July 27, 2014
Does Pain Equal Progress?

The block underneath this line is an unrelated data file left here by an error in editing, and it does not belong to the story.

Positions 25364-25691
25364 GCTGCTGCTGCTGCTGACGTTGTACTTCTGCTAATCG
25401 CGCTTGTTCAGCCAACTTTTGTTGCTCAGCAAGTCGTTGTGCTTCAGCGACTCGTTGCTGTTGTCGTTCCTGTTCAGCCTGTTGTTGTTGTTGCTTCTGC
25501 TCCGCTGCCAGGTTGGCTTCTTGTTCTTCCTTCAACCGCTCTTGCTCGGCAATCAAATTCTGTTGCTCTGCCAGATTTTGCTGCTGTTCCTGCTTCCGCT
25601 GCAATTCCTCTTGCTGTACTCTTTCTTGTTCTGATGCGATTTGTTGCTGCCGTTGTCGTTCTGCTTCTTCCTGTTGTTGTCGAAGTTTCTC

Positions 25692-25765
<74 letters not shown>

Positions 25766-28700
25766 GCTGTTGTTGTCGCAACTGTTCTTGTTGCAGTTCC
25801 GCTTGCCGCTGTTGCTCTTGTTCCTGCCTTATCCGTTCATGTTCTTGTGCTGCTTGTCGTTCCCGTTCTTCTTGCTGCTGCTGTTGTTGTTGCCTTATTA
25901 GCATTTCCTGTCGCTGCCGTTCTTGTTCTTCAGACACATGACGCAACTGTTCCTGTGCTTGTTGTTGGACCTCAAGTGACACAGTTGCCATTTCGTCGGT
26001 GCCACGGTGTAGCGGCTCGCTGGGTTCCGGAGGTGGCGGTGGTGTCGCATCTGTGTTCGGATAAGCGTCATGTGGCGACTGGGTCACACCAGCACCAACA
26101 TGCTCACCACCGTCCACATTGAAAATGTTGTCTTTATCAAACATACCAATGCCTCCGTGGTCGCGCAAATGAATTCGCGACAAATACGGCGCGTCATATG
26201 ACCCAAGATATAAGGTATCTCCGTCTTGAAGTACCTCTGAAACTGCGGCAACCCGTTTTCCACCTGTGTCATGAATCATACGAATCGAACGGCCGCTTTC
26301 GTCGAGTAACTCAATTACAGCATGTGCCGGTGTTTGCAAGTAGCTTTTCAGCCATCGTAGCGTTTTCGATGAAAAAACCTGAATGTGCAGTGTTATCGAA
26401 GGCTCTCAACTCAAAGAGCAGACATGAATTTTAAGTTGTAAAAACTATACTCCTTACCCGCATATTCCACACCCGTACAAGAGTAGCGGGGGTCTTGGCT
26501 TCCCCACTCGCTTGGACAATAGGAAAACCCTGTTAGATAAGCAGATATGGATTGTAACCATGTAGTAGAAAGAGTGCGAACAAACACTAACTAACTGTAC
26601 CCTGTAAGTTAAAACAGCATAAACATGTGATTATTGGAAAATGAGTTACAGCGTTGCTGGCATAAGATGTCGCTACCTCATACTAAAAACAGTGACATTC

I’m sure you’ve heard the phrase “no pain, no gain” – a simple way of saying that you won’t achieve your fitness goals without pushing yourself. This is true to some extent, you should push yourself, and you should feel tired after a really good workout. BUT that achy feeling you get after a workout doesn’t necessarily mean you’re making changes to your body. Trainer Ethan Grossman, who has a degree in exercise science, says, “If someone gets really sore, it doesn’t indicate they’re building more or less muscle, or did more or less damage, per se. It’s usually just a novel stimulus,” which means that because you’ve changed up your workout, you are surprising your body with something new, resulting in a sore feeling. Based on this info, pain doesn’t necessarily equal progress, so how can you get significant change in your body? Try to build up some consistency in your workout, and leave time for recovery, don’t just trust that sore feeling to tell if you’ve had a good workout. Constant soreness doesn’t mean consistent progress, it just means that you’ve changed up your routine, which isn’t a bad thing at all, just a misleading feeling. For those particularly achy days, focus on exercises that get your blood flowing without overtaxing your muscles - pick something low intensity for a recovery-mode kind of workout.